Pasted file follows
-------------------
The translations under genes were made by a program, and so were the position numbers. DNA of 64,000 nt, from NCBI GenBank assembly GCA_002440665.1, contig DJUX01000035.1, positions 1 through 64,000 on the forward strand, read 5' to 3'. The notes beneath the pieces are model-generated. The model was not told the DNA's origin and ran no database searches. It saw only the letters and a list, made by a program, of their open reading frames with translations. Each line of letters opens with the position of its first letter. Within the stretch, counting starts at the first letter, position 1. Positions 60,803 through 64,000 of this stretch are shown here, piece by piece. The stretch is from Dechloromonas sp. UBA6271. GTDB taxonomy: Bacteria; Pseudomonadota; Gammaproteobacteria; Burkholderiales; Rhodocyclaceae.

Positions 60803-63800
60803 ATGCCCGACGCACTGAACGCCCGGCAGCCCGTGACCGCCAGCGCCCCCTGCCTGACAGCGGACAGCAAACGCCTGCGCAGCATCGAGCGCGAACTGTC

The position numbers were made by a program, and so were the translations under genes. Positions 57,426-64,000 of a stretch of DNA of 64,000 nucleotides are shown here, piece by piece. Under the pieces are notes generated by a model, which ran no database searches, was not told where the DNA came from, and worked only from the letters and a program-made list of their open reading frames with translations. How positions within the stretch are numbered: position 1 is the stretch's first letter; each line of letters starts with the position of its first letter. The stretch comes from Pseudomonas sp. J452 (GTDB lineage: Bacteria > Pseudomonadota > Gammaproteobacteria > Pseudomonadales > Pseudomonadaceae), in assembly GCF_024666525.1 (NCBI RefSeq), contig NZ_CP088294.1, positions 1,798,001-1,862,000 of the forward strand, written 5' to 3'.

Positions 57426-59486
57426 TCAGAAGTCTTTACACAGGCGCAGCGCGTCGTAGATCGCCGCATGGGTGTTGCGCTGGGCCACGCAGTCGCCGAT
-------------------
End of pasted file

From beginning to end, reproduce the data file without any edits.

The translations under genes were made by a program, and so were the position numbers. DNA of 64,000 nt, from NCBI GenBank assembly GCA_002440665.1, contig DJUX01000035.1, positions 1 through 64,000 on the forward strand, read 5' to 3'. The notes beneath the pieces are model-generated. The model was not told the DNA's origin and ran no database searches. It saw only the letters and a list, made by a program, of their open reading frames with translations. Each line of letters opens with the position of its first letter. Within the stretch, counting starts at the first letter, position 1. Positions 60,803 through 64,000 of this stretch are shown here, piece by piece. The stretch is from Dechloromonas sp. UBA6271. GTDB taxonomy: Bacteria; Pseudomonadota; Gammaproteobacteria; Burkholderiales; Rhodocyclaceae.

Positions 60803-63800
60803 ATGCCCGACGCACTGAACGCCCGGCAGCCCGTGACCGCCAGCGCCCCCTGCCTGACAGCGGACAGCAAACGCCTGCGCAGCATCGAGCGCGAACTGTC

The position numbers were made by a program, and so were the translations under genes. Positions 57,426-64,000 of a stretch of DNA of 64,000 nucleotides are shown here, piece by piece. Under the pieces are notes generated by a model, which ran no database searches, was not told where the DNA came from, and worked only from the letters and a program-made list of their open reading frames with translations. How positions within the stretch are numbered: position 1 is the stretch's first letter; each line of letters starts with the position of its first letter. The stretch comes from Pseudomonas sp. J452 (GTDB lineage: Bacteria > Pseudomonadota > Gammaproteobacteria > Pseudomonadales > Pseudomonadaceae), in assembly GCF_024666525.1 (NCBI RefSeq), contig NZ_CP088294.1, positions 1,798,001-1,862,000 of the forward strand, written 5' to 3'.

Positions 57426-59486
57426 TCAGAAGTCTTTACACAGGCGCAGCGCGTCGTAGATCGCCGCATGGGTGTTGCGCTGGGCCACGCAGTCGCCGAT